A demanding workload at your job or school can increase your stress level — and your waistline. Here’s what you can do about it.
Exhaustion and work fatigue might be bad for more than just your morale. They might be terrible for your waistline, too.
A new study from researchers at the University of Georgia in Athens found that adults who feel overworked or burned out often adopt an array of unhealthy behaviors that can lead to weight gain.
The researchers recruited almost 1,000 men and women who were working full-time jobs. They asked them to answer questions about their workloads as well as their feelings of exhaustion or burnout. They also asked the study participants to report their eating and exercise habits.
The results showed that employees with heavier or more demanding workloads are more likely to engage in emotional eating and eat without stopping. They also tend to pick foods that have more fat.
Participants who were burned out showed the same unhealthy behaviors. They also exercised less, which further compounds weight gain potential.
“It makes perfect sense that chronic stress from work manifests in negative health behaviors and habits,” said clinical psychologist Carla Marie Manly, PhD. “The human psyche and physical body have a finite amount of energy. When the energy is depleted or nearing depletion, the systems won’t function at optimal capacity.”
She added, “When it comes to diet and exercise habits, the overstressed employee may simply be so depleted by work that the mind unconsciously or consciously says, ‘Hey, I’m exhausted. I know I should exercise and eat right, but I just don’t have the time nor energy.’ When this cycle is repeated, strong neural pathways are formed, and the habitual unhealthy behaviors become the norm.”
The International Classification of Diseases (ICD) added burnout to their list of diagnosable syndromes in 1992.
Some corporations and companies recognize the long-term impact this stress, poor self-care practices, and a lack of exercise can have in their workforce.
Indeed, companies have been implementing workplace wellness programs for the last decade or so. Many of them focus on weight management and overall wellness, aspects of health that increase healthcare costs for the company and could lead to reduced productivity in the future.
But one element that seems to be missing in many of these wellness programs is a focus on handling the demands of a job. As this research shows, these demands can play a significant role in an employee’s health.
“Employers can do a great deal to create collaborative work environments that reduce stress and fuel noncompetitive, positive energy,” Manly said. “Clear employee goals, flexible work hours, and reasonable expectations also foster stress-free, positive work environments.”
Manly also says employers could consider staffing a receptive, supportive HR staff because they’re “vital for reducing overall stress, offering stress-reduction learning opportunities, and facilitating ongoing support for stressed employees.”
“There is a construct in psychological research called ‘self-control’ that is well understood and very much part of our daily lives,” said Chandler Chang, PhD, a psychologist and founder of Therapy Lab. “Self-control is what drives us to do things we may not initially want to do but that contribute to our well-being in the long run.”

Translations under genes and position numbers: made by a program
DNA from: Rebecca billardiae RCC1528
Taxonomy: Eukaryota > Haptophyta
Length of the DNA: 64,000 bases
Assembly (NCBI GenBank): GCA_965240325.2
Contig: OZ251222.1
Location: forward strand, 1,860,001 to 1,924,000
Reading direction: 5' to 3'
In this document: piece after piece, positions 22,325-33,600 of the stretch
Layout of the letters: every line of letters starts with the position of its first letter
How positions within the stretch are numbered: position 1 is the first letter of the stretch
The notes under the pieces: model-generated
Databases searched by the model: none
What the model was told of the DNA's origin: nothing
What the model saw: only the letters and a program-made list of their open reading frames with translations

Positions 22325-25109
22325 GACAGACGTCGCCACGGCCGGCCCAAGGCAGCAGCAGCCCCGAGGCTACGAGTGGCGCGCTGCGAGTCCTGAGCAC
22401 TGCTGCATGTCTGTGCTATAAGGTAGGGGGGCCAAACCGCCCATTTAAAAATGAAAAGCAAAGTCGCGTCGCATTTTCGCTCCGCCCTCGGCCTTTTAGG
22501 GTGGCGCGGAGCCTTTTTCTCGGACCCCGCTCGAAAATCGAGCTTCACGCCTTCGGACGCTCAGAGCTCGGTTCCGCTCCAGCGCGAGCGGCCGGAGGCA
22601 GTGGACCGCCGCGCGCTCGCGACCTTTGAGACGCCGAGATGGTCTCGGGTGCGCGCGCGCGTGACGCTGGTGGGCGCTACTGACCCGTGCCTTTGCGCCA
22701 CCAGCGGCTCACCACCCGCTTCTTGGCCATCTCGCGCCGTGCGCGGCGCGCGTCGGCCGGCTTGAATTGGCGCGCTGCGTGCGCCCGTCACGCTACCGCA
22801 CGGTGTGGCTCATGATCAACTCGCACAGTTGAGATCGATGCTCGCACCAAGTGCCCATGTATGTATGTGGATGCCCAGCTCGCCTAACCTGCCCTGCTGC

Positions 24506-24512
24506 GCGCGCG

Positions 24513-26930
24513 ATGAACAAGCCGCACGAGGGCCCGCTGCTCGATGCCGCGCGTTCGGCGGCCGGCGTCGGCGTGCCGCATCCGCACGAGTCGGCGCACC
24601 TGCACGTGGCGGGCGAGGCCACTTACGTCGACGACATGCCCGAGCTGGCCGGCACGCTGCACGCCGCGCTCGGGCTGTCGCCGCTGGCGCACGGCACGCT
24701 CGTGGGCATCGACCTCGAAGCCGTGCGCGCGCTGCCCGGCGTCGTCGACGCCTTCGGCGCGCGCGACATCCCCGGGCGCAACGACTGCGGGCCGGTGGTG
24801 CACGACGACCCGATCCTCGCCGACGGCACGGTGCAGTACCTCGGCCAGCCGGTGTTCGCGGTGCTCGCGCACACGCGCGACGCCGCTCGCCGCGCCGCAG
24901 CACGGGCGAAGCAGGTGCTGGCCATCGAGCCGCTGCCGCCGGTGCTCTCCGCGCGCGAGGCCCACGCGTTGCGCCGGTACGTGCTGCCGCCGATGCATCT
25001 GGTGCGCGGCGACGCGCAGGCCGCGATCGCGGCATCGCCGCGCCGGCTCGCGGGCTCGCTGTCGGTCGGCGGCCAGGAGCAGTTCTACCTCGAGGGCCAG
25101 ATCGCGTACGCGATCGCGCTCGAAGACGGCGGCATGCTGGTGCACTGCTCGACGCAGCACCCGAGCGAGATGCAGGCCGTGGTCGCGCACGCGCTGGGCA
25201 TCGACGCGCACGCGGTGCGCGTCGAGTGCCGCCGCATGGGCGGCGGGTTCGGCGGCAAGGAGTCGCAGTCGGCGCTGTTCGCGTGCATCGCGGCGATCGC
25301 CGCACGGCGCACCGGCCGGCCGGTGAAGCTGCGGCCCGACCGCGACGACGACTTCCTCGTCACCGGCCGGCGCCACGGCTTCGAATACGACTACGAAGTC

This includes things like exercise, good nutrition, and self-care, all of which can help people live healthier lives.
“The fascinating thing about self-control is that it works like a gas tank,” she said. “At the beginning of the day, our self-control ‘tanks’ are full, but by the end of the day, especially a long, grueling workday, our tanks are running on empty.”
In short, when you’re out of energy, you have to fight a lot of instincts to overrule yourself.
“People often blame themselves when their energy runs out and they make less healthy choices, but really it’s more about keeping that self-control tank full,” Chang said.
Here are some tips that may help:
1. Be aware
The first step to reversing the problem is recognizing it — and then being willing to do something about it.
“Armed with nonjudgmental self-awareness, the individual can slowly but surely make choices that are healthier in the long term,” Manly said. “For example, healthy lunches and dinners can be prepped on Sundays to allow for easier healthy eating during a busy week.”
2. Ask for breaks and boundaries
Employers can help their employees keep their “gas tanks” full by offering breaks and setting healthy boundaries, like no evening emailing. If your employer doesn’t provide those boundaries or you think they’re still too intrusive, ask for adjustments.
3. Focus on sleep
Good sleep can cover a lot of ills. Poor sleep compounds work-related stress and anxiety.
“Initially stress can suppress appetite, but when it is prolonged, it can lead to comfort eating or overindulgence in food and alcohol,” said Sabina Brennan, PhD, a clinical psychologist at Trinity College Dublin and author of “100 Days to a Younger Brain.” “When you get insufficient sleep or broken sleep, you will eat more the next day. Getting only four hours’ sleep for six days is sufficient to push your body into a prediabetic state.”
4. Go to HR
If your best efforts to rectify your exhaustion and burnout don’t amount to any changes, you may want to seek support and guidance from your company’s human resources staff, Manly says.
These individuals are professionals with experience in helping employees sort through work-related issues and find reasonable solutions. Stressing your concerns to them may not only help you; it may help others in the same boat as you in the long run.